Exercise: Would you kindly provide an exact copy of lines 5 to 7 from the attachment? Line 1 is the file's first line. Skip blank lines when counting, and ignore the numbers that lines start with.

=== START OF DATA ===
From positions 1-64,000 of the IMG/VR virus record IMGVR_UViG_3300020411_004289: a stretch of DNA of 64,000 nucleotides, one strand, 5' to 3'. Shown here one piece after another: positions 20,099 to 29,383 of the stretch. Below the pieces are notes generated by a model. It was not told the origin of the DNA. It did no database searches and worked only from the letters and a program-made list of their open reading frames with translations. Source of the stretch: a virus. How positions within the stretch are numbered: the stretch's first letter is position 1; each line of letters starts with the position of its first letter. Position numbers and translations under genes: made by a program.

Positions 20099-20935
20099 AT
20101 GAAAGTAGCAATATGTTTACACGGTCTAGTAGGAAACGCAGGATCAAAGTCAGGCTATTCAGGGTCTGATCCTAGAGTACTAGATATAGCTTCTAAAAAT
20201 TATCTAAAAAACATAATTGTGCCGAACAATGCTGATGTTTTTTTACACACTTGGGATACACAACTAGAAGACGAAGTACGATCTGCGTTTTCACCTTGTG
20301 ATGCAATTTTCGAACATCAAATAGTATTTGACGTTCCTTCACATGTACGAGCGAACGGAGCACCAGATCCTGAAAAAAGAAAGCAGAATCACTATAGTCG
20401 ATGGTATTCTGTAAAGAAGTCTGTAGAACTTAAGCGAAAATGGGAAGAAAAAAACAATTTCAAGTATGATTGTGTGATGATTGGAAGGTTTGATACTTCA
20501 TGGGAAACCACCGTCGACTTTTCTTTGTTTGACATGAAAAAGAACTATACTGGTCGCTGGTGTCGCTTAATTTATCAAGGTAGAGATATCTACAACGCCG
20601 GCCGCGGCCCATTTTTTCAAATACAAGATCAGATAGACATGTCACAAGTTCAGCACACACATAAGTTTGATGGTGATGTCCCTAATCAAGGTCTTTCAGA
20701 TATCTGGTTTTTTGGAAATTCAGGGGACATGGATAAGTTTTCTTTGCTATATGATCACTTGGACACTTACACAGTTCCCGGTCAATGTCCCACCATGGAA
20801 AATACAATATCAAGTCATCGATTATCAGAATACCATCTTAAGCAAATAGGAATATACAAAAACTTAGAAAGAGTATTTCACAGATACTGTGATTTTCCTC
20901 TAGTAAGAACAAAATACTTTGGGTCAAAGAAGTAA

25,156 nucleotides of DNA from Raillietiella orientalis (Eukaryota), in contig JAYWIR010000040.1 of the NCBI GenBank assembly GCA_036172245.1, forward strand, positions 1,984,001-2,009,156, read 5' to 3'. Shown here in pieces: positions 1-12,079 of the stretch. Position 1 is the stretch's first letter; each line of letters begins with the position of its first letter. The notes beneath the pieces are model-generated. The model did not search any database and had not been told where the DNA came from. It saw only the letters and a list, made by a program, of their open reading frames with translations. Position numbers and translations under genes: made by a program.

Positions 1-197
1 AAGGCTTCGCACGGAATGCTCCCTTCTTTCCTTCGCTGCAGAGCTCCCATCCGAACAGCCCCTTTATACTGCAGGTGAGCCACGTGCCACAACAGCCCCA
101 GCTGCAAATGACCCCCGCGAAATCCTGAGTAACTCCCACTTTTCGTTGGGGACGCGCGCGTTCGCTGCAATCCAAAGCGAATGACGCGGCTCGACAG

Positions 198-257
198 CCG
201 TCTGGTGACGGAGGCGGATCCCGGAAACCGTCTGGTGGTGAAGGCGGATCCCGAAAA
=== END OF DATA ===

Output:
20201 TATCTAAAAAACATAATTGTGCCGAACAATGCTGATGTTTTTTTACACACTTGGGATACACAACTAGAAGACGAAGTACGATCTGCGTTTTCACCTTGTG
20301 ATGCAATTTTCGAACATCAAATAGTATTTGACGTTCCTTCACATGTACGAGCGAACGGAGCACCAGATCCTGAAAAAAGAAAGCAGAATCACTATAGTCG
20401 ATGGTATTCTGTAAAGAAGTCTGTAGAACTTAAGCGAAAATGGGAAGAAAAAAACAATTTCAAGTATGATTGTGTGATGATTGGAAGGTTTGATACTTCA